Show, Don’t Tell: How To Show Your Skills On A Resume

We all have that one “friend” in our social circles.  The one that seems to have a big fish story for every occasion and that never met a personal brag they couldn’t top with their own self-aggrandizing story.  Maybe they claim to be best friend second cousins with the hot up and coming movie star. Maybe they were THIS close to scoring an internship with the president’s bodyguard’s sister’s company.

While we, unfortunately, know enough of these types to fill the page of our little blog post, the point is that no one likes to talk about, interact with or otherwise be around the person that talks the talk without walking the walk.  When it comes to your skills, accomplishments, and experience, much the same can be said for your resume and your chances of scoring a job interview. No pictographs or elaborate diagrams required, instead, we have helpful advice for how to show off your skills on a resume in a way that’s impactful and helps land you the new position you’ve been dreaming of.

Facts, Figures, and Outcomes

If you’ve heard it once you’ve heard it a million times.  One of the biggest ways to make an impact right from the get-go in your resume application is to include quantifiable statements, goals, and accomplishments.  It’s one thing to say that you’re an excellent employee with high attention to detail and an ability to get things done…but our mom tells us we’re awesome too.

Instead of using broad adjectives without context, consider listing out major accomplishments, goals, and projects achieved with success.  You can tout your attention to detail and hard-working attitude all you’d like, but stating that you increased sales performance year to year by 40% is a cold hard number that potential employers can get behind and understand.  Similarly, if you regularly accomplish tasks ahead of schedule, try adding in cumulative project days saved over the course of weeks, month or a calendar year. While both methods convey the same information about your candidacy, spelling out facts and figures allows a potential employer to more thoroughly understand just how your contributions could positively impact their bottom line.

References Speak Wonders

Sure, your resume may be chalk full of the biggest and best of your accomplishments, but how did you get along with your coworker and did you leave your work environment worse or better for your time in the office?  Written work histories are an essential part of any job hunt, but they only go so far in conveying what it is that makes your individual application and history the perfect fit for an open position. The best way to get this vital information across is with the use of quality references.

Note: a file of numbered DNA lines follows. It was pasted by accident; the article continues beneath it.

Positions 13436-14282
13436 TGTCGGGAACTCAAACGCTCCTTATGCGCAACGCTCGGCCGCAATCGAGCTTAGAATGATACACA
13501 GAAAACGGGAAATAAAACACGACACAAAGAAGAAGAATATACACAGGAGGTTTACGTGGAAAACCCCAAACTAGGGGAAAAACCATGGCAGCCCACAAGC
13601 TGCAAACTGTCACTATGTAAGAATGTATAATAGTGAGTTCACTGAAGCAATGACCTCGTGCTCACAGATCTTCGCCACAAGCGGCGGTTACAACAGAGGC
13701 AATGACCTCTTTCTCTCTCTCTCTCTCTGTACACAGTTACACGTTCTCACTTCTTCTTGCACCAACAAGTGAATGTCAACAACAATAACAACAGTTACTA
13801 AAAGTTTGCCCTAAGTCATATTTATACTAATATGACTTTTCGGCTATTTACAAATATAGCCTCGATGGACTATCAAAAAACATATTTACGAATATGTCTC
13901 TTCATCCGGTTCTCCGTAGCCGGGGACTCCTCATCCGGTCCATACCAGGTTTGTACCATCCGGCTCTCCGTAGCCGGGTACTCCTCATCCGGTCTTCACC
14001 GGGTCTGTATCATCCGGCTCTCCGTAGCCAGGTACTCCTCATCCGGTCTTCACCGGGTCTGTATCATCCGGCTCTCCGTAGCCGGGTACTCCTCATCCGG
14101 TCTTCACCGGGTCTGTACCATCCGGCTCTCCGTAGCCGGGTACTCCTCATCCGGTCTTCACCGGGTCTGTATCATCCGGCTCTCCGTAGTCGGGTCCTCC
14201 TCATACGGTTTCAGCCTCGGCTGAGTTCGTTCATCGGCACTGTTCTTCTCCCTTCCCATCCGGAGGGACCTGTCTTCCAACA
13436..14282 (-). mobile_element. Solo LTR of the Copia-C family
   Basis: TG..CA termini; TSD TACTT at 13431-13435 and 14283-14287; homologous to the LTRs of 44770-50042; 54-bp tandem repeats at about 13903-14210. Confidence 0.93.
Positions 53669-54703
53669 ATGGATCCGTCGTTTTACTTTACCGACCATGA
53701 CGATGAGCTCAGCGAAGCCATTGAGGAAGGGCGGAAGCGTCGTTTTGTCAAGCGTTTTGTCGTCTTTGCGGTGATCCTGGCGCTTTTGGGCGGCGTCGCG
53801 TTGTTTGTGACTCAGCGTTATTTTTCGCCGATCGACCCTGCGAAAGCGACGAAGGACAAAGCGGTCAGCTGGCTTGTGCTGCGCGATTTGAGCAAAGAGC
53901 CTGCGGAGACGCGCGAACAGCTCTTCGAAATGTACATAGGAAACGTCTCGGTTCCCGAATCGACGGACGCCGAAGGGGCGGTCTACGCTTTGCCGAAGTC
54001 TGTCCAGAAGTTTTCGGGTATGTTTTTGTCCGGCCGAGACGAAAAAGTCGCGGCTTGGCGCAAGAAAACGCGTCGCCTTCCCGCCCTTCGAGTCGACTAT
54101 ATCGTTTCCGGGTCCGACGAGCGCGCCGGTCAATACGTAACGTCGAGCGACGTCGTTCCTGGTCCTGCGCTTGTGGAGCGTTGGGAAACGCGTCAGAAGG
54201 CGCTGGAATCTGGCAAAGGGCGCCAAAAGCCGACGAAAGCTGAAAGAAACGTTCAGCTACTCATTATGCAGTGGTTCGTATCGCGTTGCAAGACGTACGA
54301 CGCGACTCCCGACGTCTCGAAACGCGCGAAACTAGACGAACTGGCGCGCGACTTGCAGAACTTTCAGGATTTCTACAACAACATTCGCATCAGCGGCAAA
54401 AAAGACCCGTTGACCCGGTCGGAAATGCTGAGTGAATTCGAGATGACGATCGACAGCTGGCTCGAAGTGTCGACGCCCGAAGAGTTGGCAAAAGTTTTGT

A good reference is more than an internal HR contact that confirms you punched in and out daily.  Be sure to pick professional colleagues who are familiar with the nuances of the work you performed and that are ready, willing and eager to point out just what made you exceptional.  These soft promos by those that know you best often make a bigger impact than the resume itself. Be sure to ask your references’ permission to use their name and contact info and keep them generally apprised of the interview process so that they know to be expecting a call.  With any luck, you’ll have numerous contacts pitching your candidacy to the hiring manager in no time.

It’s all in the (Applicable) Skills

If there’s a theme to be had from today’s Simply Hired career advice blog it’s targeted focus on applicable skills.  Much as you shouldn’t be throwing out adjectives like candy, make sure that the skills, experience, and qualifications you do list on your CV apply to the job at hand.  Carefully review the job listing for the position for which you’re applying. Most postings will specifically list out a set of minimum, desired, and ideal skills and experiences which they’d like to see in qualified candidates.  Once you’ve identified these key areas, it’s off to the races and time to fine-tune your resume to draw attention to the areas where you’d make the perfect fit.

One of the areas you can feel free to devote less time to on the resume are soft skills.  These interpersonal abilities to communicate, guide, manage and adapt to stress are often better addresses in the interview room.  A key line or two regarding high-pressure projects or a mention that you’ve managed teams of X number of people will hint at your capabilities, but this is definitely an area where the proof is in the pudding and best demonstrated in person.

As a final note, remember that resumes should be snapshots of your suitability for a potential position but certainly aren’t the be all end all when it comes to landing a position.  With that in mind, help yourself and your interviewer out by giving as many concrete examples and real-life scenarios as possible. This will not only help the decision makers get a better sense of your candidacy, it will also allow them to better picture you in the open position increasing your chances at scoring an interview or job offer in the long term.

Article Updated from the Original on April 25, 2018